Well, comedy in general for women is a fun area to be in because you’re going to feel like you’re never going to be as funny as your male counterparts. I still feel like that today, on social media and digital media. Because at the end of the day, it always seems funnier for a man to throw a towel on his head and pretend to be a mom than when I play my own identity, my own gender. I’ve always looked up to, and grew up looking up to, Lucille Ball and Carol Burnett and women that were just like “screw you.” If Amy Poehler, Mindy Kaling, and Tina Fey were all able to do this so can I, whether it’s on a large scale or small scale, it’s definitely doable. I get that question a lot, and I always tell women to not let your gender identity determine whether or not you’re going to go after something. Or whether you are Latinx, certain identities are naturally harder to make it in this industry, unless you’re a straight white cis man. It’s always going to be challenging, but we need these voices to break that stigma, and I would like to think we have started to finally move away from the whole “women can’t be funny thing,” but there’s even women that believe that women aren’t as funny as men.
I think as long as you stick to your truth, because comedy is about reality and truth. That’s why with stand-up comics you find yourself laughing so hard at their jokes, because you relate to what they’re saying. I think this is my big note to all women comedians across the board, do not be afraid to look silly. I’ve seen women get so scared of looking ugly or not sexually attractive and it stunts their comedy…And you learn this in improv class, little kids don’t really have these social restrictions in their heads, they’re just free. So, you have to come back to your childhood self in order to really tackle comedy at its fullest. And I think as you grow, men tend to still have that confidence that they can be whatever they want and be silly, but I see women restraining themselves, because it’s societal, right? Women are told “oh you gotta behave a certain way, look a certain way.”
What is your creative process in creating new characters in your skits?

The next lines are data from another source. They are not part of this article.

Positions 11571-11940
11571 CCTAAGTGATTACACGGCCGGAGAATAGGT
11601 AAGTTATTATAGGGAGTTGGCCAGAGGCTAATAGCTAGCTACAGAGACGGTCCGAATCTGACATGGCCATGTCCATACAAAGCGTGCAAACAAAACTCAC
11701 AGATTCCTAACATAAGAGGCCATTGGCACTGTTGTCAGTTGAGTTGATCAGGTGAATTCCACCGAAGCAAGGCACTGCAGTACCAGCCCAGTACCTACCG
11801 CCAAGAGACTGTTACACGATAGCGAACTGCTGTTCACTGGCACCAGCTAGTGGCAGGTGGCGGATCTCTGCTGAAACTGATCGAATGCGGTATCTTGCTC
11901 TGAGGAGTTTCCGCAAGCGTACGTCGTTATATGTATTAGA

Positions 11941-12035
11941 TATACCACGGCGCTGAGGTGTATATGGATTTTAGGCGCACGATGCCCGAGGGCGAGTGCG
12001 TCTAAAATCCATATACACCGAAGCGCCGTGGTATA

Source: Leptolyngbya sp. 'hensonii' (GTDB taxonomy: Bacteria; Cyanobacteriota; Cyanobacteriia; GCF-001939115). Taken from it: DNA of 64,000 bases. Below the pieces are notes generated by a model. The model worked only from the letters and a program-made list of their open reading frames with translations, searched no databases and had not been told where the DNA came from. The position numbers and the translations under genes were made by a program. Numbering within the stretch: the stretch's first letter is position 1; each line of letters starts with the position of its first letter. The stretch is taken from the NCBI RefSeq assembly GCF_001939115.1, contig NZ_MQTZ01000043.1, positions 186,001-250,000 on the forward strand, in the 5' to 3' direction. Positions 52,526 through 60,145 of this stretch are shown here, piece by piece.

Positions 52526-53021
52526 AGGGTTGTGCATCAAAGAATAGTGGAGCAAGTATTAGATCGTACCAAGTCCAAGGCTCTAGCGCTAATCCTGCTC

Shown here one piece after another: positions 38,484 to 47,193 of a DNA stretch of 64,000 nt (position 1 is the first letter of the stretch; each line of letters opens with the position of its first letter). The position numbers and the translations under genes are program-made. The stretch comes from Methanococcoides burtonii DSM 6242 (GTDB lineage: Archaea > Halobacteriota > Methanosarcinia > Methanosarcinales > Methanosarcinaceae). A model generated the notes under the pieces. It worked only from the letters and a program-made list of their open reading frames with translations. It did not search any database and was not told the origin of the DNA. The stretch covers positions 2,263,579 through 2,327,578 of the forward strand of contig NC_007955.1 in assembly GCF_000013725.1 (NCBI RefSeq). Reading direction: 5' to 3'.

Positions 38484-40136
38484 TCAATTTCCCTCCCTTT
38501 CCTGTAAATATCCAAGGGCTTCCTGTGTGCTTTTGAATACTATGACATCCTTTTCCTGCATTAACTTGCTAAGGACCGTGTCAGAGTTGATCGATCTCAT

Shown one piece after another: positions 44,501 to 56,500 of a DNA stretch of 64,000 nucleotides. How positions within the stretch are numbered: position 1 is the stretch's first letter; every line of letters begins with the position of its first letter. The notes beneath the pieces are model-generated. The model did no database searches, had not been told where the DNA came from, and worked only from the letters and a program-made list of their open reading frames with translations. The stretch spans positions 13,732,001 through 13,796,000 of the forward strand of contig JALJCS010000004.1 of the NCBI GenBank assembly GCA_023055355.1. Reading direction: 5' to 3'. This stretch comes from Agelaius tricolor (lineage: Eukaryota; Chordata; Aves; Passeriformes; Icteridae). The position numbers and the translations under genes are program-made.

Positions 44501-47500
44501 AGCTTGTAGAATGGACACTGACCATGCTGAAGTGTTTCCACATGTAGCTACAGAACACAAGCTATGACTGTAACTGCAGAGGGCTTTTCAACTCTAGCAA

It’s always scary for me. I started bringing new characters out after Abuela that was really the scariest because I had been doing only her for a long time and then I was like “oh God, are people going to like this new character?” But even Abuela has an evolution in her body posture, appearance, and accent. I really struggled, I remember one time almost crying because when I started taking the Flor character more seriously and I thought “she sounds too much like Abuela.” And as a voice actor, and too much of a perfectionist, I thought “she cannot sound like Abuela, damn it!” And eventually I found the loophole, to make her talk more English which then she sounds a little Russian, but it’s a process. And then with Maruchi, I was really scared to bring her out with Laritza. And I think overtime it’s okay that what you first saw of Abuela and what we first saw of Maruchi, isn’t the same as what you see now because that even happens on TV shows. It’s a lot of trial and error, it’s like comedians who go to comedy clubs to test out their material and then bring it to the bigger stage. I don’t have that luxury though, but I think online audiences are more forgiving of that and I get to see if they like the character. The character Michi was an accident, because for a long time Flor was just a mom screaming off camera, she didn’t have a family that you could physically see, and then I just threw on a wig that I already had and people liked the little girl and we kept doing that character and giving her more depth. And then I was terrified of bringing Jasleiney out because I didn’t want to offend the goth community. But, the whole joke of Jasleiney was that her stuck-up Coral Gables conservative Cuban mom was talking her up for a whole year in my videos, that she was going to Harvard and teaching kids English in Japan, and so then her name kind of lends itself to like a Miami chonga. I think people expected the joke, because my audience is smart. So we thought, “okay, let’s do this Jasleiney character as a goth character,” because it’s very much a part of who I am, but then I was scared that the goth community was going to think I was mocking them. But that happens in a lot of Latinx households, where the parents do not want their kids to get into the arts, or God forbid they are spooked because they are so Catholic and they think they’re worshiping Satan if they are goth. I don’t just want to be the channel that only has angry Latinas with chancletas. And look, that’s a stereotype that’s just very real. I do it with a lot of love, but it’s just reality. But that’s not everybody, so that’s why I love making more and more characters to show that we’re not all the same. That’s why Maruchi is really important to me, because she doesn’t cook and doesn’t like cleaning, she’s rather lazy. And you have Flor who’s a cleaning maniac and that does exist, because I grew up around that intensity. But Maruchi makes Laritza microwave dinners because she doesn’t care about that, and she’s divorced twice and is more open minded. We just don’t see enough variety in Latinx characters, so I’m trying to kind of expand that. Even with characters that I don’t play, like my husband who plays Benito, he’s based on my father and his cousin’s Cuban dad as examples for this character. And if you look at a lot of Latinx shows, the father is typically seen as strict and “the man of the house” (which is kind of sexist), but a lot of people still relate to him and a lot of people find their fathers and grandfathers in him. In this case, Flor wears the pants, and in my upbringing the women wore the pants… a lot of Cuban women actually wore the pants in a lot of households. I mean, there are going to be stereotypical aspects to these characters, but as long as it comes from a good place, as long as it comes from a place of love, it’s important. And for me it’s autobiographical, because these are based on real people. Sure, you’ve got your Tía Gloria character that’s not really coming from love, that’s coming from me wanting to vent about what I think is wrong in our culture, the very judgmental and stuck-up amargadas. And that’s good too because I like to educate through comedy. I’ve already introduced Tía Gloria’s son Jamie who is Jasleiney older brother, and he’s gay. And again, it’s not to mock gay people and it’s not to mock goth people, it’s mocking Tía Gloria. I think it was brilliant in the way that shows used comedy to teach people what is wrong with society. For example in All in the Family, Archie Bunker was a racist, were the creators of the show racist? No, but it was a way to show his dynamic with The Jeffersons and how ridiculous he was. So, that’s what I like to do with my comedy, especially studying my audience. My audience specifically does not like to be preached at, and I think there’s a way to still educate people on what’s wrong with the culture.